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#1 Yervant1


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Posted 24 February 2012 - 09:31 AM

Mr. David Scheffer, forgets to mention conveniently that over 150 historians already declared it as Genocide! Moron!


New York Times
Feb 23 2012

Legislators play a dangerous game using the word "genocide." In
trying to appease millions of victims, they needlessly pit nations
against one another. They should leave it to others to sift through
the evidence and determine what killings occurred when and which
ones amount to what crimes. Political judgments distort the search
for truth and for justice.

Millions of people live with the memories that their ancestors were
slaughtered out of prejudice. They demand that the story of their
people's past be confirmed for posterity and that the perpetrators be
condemned. But judging such facts, especially many years, perhaps even
centuries, after they occurred, requires the discipline of historians
and, if surviving suspects can be prosecuted, of jurists.

Some nations have outlawed Holocaust denial to avoid stoking the
violence bred by anti-Semitism. Such intentions may be sound, but too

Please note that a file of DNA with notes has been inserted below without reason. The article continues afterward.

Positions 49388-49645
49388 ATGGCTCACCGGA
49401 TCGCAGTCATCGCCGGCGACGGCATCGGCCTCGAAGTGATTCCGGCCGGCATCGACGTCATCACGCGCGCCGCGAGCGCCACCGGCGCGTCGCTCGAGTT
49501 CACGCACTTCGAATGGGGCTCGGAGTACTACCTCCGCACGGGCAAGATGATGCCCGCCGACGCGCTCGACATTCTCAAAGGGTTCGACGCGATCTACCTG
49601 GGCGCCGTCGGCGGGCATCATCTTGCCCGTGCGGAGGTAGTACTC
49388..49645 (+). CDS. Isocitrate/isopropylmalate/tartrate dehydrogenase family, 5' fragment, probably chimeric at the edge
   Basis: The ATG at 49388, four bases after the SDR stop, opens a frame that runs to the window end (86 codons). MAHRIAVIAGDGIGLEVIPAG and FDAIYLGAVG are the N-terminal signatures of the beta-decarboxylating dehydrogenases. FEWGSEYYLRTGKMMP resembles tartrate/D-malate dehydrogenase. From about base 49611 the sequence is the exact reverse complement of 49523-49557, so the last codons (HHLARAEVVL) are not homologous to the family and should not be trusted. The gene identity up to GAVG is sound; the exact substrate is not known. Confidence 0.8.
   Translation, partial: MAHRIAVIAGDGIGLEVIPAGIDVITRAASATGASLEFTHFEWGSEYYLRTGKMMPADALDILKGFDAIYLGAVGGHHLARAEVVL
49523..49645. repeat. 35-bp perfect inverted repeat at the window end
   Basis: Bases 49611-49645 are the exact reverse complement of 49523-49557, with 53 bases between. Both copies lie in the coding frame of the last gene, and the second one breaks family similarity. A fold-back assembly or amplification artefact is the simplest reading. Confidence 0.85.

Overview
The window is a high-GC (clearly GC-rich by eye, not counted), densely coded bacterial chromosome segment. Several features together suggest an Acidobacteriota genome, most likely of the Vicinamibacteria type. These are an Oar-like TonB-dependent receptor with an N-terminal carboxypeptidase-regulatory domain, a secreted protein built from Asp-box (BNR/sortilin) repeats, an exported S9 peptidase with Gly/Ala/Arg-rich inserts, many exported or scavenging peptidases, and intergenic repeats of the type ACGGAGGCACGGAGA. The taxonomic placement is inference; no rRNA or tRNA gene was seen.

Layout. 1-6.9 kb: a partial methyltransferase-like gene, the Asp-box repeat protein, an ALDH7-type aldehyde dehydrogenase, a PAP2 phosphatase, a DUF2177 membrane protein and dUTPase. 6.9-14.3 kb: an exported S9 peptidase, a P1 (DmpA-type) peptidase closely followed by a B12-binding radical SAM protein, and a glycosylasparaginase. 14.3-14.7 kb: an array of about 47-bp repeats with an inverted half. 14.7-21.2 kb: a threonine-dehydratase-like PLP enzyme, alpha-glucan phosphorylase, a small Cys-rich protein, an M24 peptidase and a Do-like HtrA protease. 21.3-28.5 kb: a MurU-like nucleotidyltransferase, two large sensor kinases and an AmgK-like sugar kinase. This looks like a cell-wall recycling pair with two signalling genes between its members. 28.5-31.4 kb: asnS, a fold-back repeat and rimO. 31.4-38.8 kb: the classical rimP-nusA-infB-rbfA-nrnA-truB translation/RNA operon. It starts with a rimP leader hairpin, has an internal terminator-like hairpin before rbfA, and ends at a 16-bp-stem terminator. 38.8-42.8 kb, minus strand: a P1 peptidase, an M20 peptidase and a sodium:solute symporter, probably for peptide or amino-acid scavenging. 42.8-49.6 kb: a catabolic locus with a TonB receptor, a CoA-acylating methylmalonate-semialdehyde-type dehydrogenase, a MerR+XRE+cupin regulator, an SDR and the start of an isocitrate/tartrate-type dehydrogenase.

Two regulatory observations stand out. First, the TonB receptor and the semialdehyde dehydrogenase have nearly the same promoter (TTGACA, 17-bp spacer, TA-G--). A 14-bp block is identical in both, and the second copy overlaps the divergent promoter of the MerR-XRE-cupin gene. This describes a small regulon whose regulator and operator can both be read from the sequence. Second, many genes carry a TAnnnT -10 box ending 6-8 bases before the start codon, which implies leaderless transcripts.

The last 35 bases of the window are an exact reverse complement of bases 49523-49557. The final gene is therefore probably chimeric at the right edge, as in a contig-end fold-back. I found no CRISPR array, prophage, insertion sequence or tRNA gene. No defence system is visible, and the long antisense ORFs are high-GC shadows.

often the results are problematic. Legislators and governments have
variously decreed or denied that given mass atrocities were genocides
in order to satisfy certain interest groups or national agendas.

France and Turkey are now at loggerheads, for example, over how to
characterize the deaths of some 1.5 million Ottoman Armenians nearly
a century ago and whether to criminalize any refusal to call those
atrocities a genocide. The French Parliament says "genocide" and wants
to criminalize its denial; Turkey rejects the term and prosecutes
those who use it. The Turkish prime minister has threatened sanctions
against France and countered that France committed a genocide of its
own in Algeria between 1830 and 1962.

Mass atrocities were indeed committed against the Armenians, but
deciding to call them a "genocide" - or refusing to - is a dangerously
divisive political game. It heightens tensions between countries and
sows confusion about what really happened.

Politicians should use the term "genocide" only when historians
and jurists have determined, based on evidence and analysis, that a
genocide - a specific crime defined according to narrow factual and
legal criteria - has indeed occurred. It is the responsibility of
historians to establish the facts of distant events and of jurists
to determine whether these were a genocide, crimes against humanity,
war crimes, human rights abuses, political repression or other crimes
against civil or political rights.

Using the word "genocide" loosely can be tragically ineffective or
self-defeating. It can intimidate powerful nations from reacting
quickly enough to prevent further atrocities.

The United Nations and key Western governments failed to act in
Rwanda and the Balkans in the early 1990s partly because their policy
makers were searching for terminological certainty about the nature